Lydia Cacho is a Mexican journalist, outspoken about her support for feminism and human rights, who, in 2004, published a book titled Los demonios del Edén (or, "the demons of Eden"), which she wrote with the aim of revealing the heavily covered-up problem of child prostitution and pornography in Mexico.
The impact of Los demonios del Edén was wide: through her research, Cacho found that hotelier Jean Succar Kuri, based in Cancún, Mexico, was associated in a sexual exploitation ring along with Kamel Nacif Borge, another hotelier based in Puebla. Because of her exposé, Kuri was sentenced to 112 years in prison. Additionally, Los demonios also unexpectedly exposed yet another corrupt politician, Puebla governor Mario Marín, who was caught on tape negotiating with Kamel Nacif Borge about placing Cacho in jail for defaming Borge's name, mentioning that perhaps it should be arranged that Cacho be abused to silence her.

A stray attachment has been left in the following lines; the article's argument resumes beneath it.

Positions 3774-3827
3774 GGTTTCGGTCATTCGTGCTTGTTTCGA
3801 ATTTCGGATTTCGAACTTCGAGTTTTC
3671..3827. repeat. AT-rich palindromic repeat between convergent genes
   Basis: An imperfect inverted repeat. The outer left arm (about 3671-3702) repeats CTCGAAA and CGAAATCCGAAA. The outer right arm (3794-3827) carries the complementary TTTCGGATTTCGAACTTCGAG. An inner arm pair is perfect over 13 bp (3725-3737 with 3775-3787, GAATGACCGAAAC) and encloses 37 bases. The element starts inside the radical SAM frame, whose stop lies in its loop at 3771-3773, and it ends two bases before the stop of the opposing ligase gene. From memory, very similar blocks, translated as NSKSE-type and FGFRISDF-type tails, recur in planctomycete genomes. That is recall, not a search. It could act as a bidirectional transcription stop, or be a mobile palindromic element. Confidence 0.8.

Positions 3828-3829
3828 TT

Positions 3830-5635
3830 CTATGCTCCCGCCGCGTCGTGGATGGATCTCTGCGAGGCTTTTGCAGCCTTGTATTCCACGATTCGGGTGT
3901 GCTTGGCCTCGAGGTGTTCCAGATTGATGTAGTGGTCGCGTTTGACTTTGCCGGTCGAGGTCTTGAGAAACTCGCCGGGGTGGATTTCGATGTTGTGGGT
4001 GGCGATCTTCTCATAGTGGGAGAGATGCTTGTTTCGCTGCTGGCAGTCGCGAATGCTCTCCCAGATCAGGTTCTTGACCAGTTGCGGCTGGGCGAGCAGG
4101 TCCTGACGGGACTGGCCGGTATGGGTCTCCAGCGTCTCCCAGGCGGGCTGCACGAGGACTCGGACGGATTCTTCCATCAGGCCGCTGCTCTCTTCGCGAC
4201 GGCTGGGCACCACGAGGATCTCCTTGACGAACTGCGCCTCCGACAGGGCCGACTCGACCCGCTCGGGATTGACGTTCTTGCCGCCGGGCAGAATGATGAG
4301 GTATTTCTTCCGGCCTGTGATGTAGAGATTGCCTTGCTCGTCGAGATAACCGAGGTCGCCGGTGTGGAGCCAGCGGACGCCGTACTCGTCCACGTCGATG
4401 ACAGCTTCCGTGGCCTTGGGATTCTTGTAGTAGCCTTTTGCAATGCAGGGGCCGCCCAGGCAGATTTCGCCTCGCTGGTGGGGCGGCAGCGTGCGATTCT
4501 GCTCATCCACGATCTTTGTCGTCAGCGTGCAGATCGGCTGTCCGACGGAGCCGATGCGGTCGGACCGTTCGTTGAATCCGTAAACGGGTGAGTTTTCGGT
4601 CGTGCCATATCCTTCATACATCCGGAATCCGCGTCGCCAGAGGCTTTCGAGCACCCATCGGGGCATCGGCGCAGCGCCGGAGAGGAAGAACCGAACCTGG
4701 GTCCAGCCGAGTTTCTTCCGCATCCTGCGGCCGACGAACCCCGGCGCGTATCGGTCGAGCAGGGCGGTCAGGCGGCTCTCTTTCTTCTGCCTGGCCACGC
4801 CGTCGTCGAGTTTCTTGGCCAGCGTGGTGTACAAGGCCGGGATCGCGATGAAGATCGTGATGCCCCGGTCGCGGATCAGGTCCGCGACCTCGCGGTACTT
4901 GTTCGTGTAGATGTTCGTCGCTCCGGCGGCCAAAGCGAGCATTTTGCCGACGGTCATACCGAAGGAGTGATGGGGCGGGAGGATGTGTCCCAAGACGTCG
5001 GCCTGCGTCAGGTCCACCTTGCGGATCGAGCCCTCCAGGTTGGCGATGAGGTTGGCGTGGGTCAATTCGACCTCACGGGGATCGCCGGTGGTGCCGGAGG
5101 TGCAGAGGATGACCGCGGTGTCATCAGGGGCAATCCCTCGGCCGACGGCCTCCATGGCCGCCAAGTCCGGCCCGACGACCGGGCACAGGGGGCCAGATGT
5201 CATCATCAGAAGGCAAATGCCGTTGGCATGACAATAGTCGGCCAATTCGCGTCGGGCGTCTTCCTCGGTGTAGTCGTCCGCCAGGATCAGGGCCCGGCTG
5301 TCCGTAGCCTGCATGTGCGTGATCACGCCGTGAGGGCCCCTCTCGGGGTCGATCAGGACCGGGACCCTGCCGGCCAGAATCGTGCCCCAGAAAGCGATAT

This was not the first time Cacho was verbally or physically abused, and it was because of these traumatic events that she is so passionate about defending battered women all around the world.
Lydia Cacho took this case to the Supreme Court in 2007, and she consequently became the first woman took testify there.
The book become a documentary, three years later: